by Eric Rozenman
That $1 bill in your wallet or purse, like any other greenbacks you might be carrying, declares it is a “Legal Tender for All Debts Public and Private.” Not anymore.
Breaking the law, more and more businesses reject your Federal Reserve Notes. To paraphrase the banditos pretending to be Federales in the film classic “The Treasure of the Sierra Madre,” they don’t need no stinking currency laws.
In Washington, Major League Baseball’s Nationals Park declares itself a paper-money-free zone. Plastic only, and no please or thank you. A popular coffee shop in my northern Virginia suburb posts a front-door sign asserting “credit cards only.” As for the automatic kiosk in the parking garage of my office building, for years, the payment screen showed two digital buttons, one for credit or debit card, touch two for cash and coins. Button two is still there, but X’d out. Push all you want; your bills and change are worthless.
What’s the problem, you may ask? Washington Post personal finance columnist Michelle Singletary hinted at it in a recent column headlined “Accepting wedding gifts via Venmo? The IRS shouldn’t be party-crashing.” Ms. Singletary noted that due to a change in the law, all third-party payment processors like Venmo and PayPal “must report payments of more than $600 a year received for goods and services.”
Now, “a single transaction or multiple payments that exceed $600 can trigger a 1099-K [federal tax form]. It’s harder to avoid having the IRS find out your earnings when there’s a digital trail” — even when the money comes from gifts.
True, paying with plastic, in person or online, can be much more convenient. Not to mention sanitary.
But the threat to individual liberty from one’s ever-extending, ever-tightening digital money trail is that it lays bare so much of one’s previously private life. Our digitized financial existence, from automatic deposit through online shopping, restaurant payments and movie tickets to charitable and political contributions, tells whoever’s watching — the feds, criminals, Chinese hackers — far too much about us.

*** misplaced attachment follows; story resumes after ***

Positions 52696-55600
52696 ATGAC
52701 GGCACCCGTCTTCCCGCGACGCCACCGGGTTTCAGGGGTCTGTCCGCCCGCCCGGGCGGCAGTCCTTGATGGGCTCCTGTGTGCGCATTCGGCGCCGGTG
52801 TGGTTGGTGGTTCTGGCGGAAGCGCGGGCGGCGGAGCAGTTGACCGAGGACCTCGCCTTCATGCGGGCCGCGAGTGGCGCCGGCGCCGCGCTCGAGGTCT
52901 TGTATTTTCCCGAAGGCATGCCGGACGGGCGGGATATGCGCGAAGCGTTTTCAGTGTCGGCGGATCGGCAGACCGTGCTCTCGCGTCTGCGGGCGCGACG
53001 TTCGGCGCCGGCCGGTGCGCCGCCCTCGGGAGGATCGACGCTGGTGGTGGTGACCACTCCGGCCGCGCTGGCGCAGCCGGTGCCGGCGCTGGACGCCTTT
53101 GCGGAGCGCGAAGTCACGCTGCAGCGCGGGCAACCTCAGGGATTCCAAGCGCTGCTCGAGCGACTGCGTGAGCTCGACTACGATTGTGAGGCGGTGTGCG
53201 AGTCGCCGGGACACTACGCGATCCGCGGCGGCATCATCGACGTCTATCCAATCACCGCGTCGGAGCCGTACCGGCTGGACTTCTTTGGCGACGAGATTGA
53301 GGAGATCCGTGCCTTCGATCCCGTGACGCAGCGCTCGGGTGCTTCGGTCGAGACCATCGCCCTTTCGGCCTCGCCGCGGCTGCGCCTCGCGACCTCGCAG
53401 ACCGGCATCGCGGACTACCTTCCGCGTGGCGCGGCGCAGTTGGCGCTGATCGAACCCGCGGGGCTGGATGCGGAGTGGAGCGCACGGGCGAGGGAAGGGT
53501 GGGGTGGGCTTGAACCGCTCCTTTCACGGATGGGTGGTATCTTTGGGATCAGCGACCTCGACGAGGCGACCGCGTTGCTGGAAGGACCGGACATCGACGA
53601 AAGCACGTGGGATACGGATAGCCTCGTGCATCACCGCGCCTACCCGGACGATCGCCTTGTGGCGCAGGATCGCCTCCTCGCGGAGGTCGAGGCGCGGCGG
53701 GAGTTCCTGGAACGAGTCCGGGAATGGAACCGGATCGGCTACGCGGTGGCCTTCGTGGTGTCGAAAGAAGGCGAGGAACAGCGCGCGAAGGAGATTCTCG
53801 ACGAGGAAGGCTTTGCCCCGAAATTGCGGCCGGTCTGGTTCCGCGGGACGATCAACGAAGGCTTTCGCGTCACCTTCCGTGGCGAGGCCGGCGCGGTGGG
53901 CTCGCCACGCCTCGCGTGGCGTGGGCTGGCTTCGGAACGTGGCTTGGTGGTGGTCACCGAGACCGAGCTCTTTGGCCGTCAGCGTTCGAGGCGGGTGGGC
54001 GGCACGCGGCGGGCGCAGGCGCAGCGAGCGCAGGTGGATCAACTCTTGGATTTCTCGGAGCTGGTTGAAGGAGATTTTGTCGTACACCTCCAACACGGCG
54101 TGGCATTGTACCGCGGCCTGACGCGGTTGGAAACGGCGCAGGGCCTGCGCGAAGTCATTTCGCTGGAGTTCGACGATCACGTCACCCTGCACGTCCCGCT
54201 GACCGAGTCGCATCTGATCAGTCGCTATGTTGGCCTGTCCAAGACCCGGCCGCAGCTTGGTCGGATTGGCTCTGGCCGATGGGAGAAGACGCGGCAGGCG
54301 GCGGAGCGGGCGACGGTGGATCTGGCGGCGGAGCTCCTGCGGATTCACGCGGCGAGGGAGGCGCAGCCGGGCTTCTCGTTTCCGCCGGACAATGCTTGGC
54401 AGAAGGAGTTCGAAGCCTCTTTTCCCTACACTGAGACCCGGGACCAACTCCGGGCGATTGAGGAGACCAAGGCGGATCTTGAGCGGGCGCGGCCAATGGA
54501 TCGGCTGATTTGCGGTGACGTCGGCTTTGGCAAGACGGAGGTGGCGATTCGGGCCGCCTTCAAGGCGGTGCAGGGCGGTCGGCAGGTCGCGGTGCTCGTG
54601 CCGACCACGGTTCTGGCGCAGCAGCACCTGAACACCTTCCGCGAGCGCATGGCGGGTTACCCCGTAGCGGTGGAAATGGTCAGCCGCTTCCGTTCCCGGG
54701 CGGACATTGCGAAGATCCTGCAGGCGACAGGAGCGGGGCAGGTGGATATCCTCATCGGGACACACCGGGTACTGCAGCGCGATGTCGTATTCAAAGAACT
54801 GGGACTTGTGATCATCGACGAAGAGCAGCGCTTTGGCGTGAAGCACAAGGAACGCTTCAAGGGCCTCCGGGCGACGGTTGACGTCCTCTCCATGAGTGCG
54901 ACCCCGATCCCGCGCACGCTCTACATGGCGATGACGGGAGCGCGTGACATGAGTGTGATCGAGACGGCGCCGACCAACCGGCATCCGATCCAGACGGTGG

The Bill of Rights’ Fourth Amendment famously asserts “the right of the people to be secure in their persons, houses, papers and effects, against unreasonable searches and seizures.” But with the web vacuuming up pieces of our lives each time we plop down the plastic, the Fourth Amendment, like paper money as legal tender, becomes less and less the law of the land. We’re searched and our data, at least, has been seized with each non-cash transaction. Like our smartphones tracking our physical locations for Big Tech and potentially Big Brother. (Are you sure tomorrow’s phones will still let you disable tracking?)
The generation that willingly, even obsessively posts the most mundane details of its existence on Facebook, Instagram, TikTok (a functional subsidiary of Chinese intelligence), and the rest, erasing the civic — not to mention psychological — distinction between public and private, seems not to understand the danger.
Here’s a clue: In George Orwell’s “1984,” Big Brother was always watching, and he was pre-digital. Today’s China, under its Communist Party, suffers the world’s most thorough surveillance dictatorship. A key tool of the apparent Emperor for Life, President Xi Jinping, and his omnipresent jailers and executioners is their “social credit” system. It tells subjects — like ancient empires, China has no citizens — that “keeping [the government’s] trust is glorious, breaking trust is disgraceful.”
Played too many video games? Made other “frivolous purchases”? Posted what officials deem “fake news” (in a one-party system, perhaps real news) online? Just got crosswise with your neighborhood “information gatherer”? It can all go into your social credit score. Consider it the ideological/moral equivalent of late payments affecting your U.S. credit rating.
And if your social credit ranking is low? Travel restrictions, employment rejections, decreased internet speeds, and your children barred from desired schools. Even reduced heat. Or worse, the dreaded late-night knock on the door.
In America, Big Tech already de-platforms those, usually conservatives, it assigns low “woke credit scores.” It’ll be even easier for Google or the government to do so when, as the Steve Miller Band sang nearly half a century ago, “Your Cash Ain’t Nothin’ but Trash.”
First published in the Washington Times.